FarmLead Breakfast Brief
Friday, January 27th, 2016
“Without economic development, any potential for political openness and freedom will be questionable.”
– Jose Maria Aznar
(former Spanish Prime Minister)
At 6:35 AM CDT in the North American futures markets (*not cash prices*):
(all prices in dollars per bushel unless otherwise indicated)
$1 USD = $1.3104 CAD, $1 CAD = $0.7631 USD)
Mar Corn: -0.5`¢ (-0.15%) to $3.633 USD or $4.76 CAD
Mar Soybeans: -2.3¢ (-0.2%) to $10.473 USD or $13.724 CAD
Mar Soybean Meal (per short ton): -$0.20 (-0.05%) to $342.20 USD or $448.43 CAD
Mar Soybean Oil (cents per lbs): -0.21¢ (-0.6%) to 34.26¢ USD or 44.90¢ CAD
Mar Oats: +0.5¢ (+0.2%) to $2.558 USD or $3.351 CAD
Mar Wheat (Chicago): -1¢ (-0.25%) to $4.26 USD or $5.582 CAD
Mar Wheat (Kansas City): -0.5¢ (-0.1%) to $4.398 USD or $5.763 CAD
Mar Wheat (Minneapolis): +2¢ (+0.35%) to $5.688 USD or $7.453 CAD
Mar Canola: -0.9¢/bu OR -$0.40/MT (-0.1%) to $8.998/bu / $396.74/MT USD or $11.791/bu / $519.90/MT CAD
Yesterday’s Winnipeg ICE Close
Mar Barley: unchanged at $2.309 USD or $3.026 CAD
Mar Milling Wheat: +2.7¢ (+0.4%) to $4.922 USD or $6.45 CAD
Grains this morning are again lower on some benign South American weather and continued question marks around U.S. trade policy of restructuring and/or adding more bilateral agreements. Technically, things are OK today as U.S. export sales released yesterday morning were generally viewed as bullish, showing that exports continue to track ahead of last year, namely corn whose exports are 68% higher than a year ago. However, with NAFTA clearly back on the table and Mexico squarely in President Trump’s eyes, it could be tough to concede to any demands Trump eventually puts on Canada, given the pace that he’s running at. Overall, the talk has been tough and Trump has been walking the talk, but from an agricultural standpoint, especially with TPP dead, there’s a lot more questions than answers right now.
Chinese New Year is this weekend and with it enters the Year of the Rooster. The week-long celebration kicks off fresh optimism for vegetable oil demand in the People’s Republic as, in 2016, their palm oil imports dropped 24% from 2015 to 4.5M tonnes (the lowest since 2005) as prices jumped 25% thanks to the drop in production from El Nino effects. Add in that Beijing government was consistently holding auctions of state rapeseed / canola oil reserves, the price-sensitive vegetable industry pulled back on its palm oil demand. However, it’s expected that palm oil production will start climbing in the second half of 2017, with analysts expecting double-digit production growth each month (yes, that means palm output is being forecasted to grow by 10% or more EACH month). With more supply available, prices intuitively will pull back, likely making China (and others like India) buyers again, opting in for Southeast Asian supplies of palm oil instead other veggie oils like rapeseed or soyoil.
India is likely also to be more price-sensitive and so accordingly, should get into the mix for buying a little more palm oil if the supply is there (sidenote: Canadian canola crush margins have dropped about $30/MT in the last 2 weeks to roughly $100/MT). Where the Indian government might be struggling a bit though is on pulse crop procurement as, given the record and production between both the kharif and rabi crops has led to retail pulse prices falling below minimum support price levels. Switching continents and as per Ag Resource and CME Group South American Soy Report, Argentinian producers are likely to get some more showers in the next 2 weeks, but depending on the forecasting model, the volume of precipitation widely varies. Nonetheless, the Buenos Aires Grains Exchange dropped by their estimate of the 2016/17 Argentinian soybean crop to 53.5M tonnes, more in line with a lot of other private estimates compared to the U.S.D.A.’s 57M-tonne forecast). The Exchange estimates that nearly 1M acres have been lost to flooding with almost another million still at risk.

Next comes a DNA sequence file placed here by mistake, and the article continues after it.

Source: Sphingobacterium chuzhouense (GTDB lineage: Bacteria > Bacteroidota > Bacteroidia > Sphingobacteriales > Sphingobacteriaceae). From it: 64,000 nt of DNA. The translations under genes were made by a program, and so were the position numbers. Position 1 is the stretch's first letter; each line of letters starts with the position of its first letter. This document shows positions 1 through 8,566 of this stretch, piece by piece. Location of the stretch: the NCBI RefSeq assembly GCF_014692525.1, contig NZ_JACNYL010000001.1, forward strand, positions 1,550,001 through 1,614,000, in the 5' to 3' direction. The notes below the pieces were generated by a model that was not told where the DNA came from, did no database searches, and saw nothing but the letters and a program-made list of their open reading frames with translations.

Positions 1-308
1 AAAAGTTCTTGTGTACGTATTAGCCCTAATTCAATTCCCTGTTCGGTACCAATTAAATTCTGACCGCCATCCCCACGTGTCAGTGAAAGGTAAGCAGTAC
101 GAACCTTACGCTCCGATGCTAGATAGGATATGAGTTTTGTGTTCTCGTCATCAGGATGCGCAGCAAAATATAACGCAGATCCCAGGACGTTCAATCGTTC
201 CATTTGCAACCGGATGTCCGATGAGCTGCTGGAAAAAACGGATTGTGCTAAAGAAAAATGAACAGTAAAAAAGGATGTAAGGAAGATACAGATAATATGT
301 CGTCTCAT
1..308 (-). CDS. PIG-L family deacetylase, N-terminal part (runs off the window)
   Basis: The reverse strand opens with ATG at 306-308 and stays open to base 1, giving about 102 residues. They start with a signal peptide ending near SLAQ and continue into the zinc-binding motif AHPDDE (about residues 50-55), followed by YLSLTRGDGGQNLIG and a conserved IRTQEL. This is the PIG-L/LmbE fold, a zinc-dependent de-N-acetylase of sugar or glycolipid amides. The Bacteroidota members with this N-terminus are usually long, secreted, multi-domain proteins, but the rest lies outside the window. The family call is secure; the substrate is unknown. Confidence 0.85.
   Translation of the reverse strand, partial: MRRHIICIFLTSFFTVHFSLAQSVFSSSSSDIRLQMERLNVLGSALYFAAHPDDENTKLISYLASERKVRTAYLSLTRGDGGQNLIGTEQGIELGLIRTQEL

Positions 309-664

Finally, we head back to the political arena where’s been made abundantly clear that President Donald Trump will in fact build a wall on the U.S. Mexican border and is curtailing immigration from specific terror prone countries. In order to pay for the wall, it’s been rumoured that a 20% tariff would be put on any good coming across that border from Mexico (there are reports that a 16% tax is placed on all US goods going into Mexico, but that’s in correct because ALL goods are taxed w/ a 16% VAT). From an agricultural standpoint, farm groups are trying to navigate the waters but it continues to be clear that there is a significant difference between what Donald Trump is doing for the rural vote, not just the farm vote. Mexico is massive buyer of American meat, meaning the demand of feed grains for those animals could fall. Looking further than just that, with President Trump trumpeting “America first”, John Harrington points out that the U.S. needs international markets for its agricultural industry to survive, considering 10% of beef, 15% of chicken, 21% of corn, 15% of corn, 48% of soybeans, and 42% of wheat is exported to customers outside of the U.S.A.. Net-net, while I agree with Mr. Harrington that it’s rare to find a politician who actually follows through with their election promises, the very questionable tactics now are likely to have some troubling results.
Have a great weekend!
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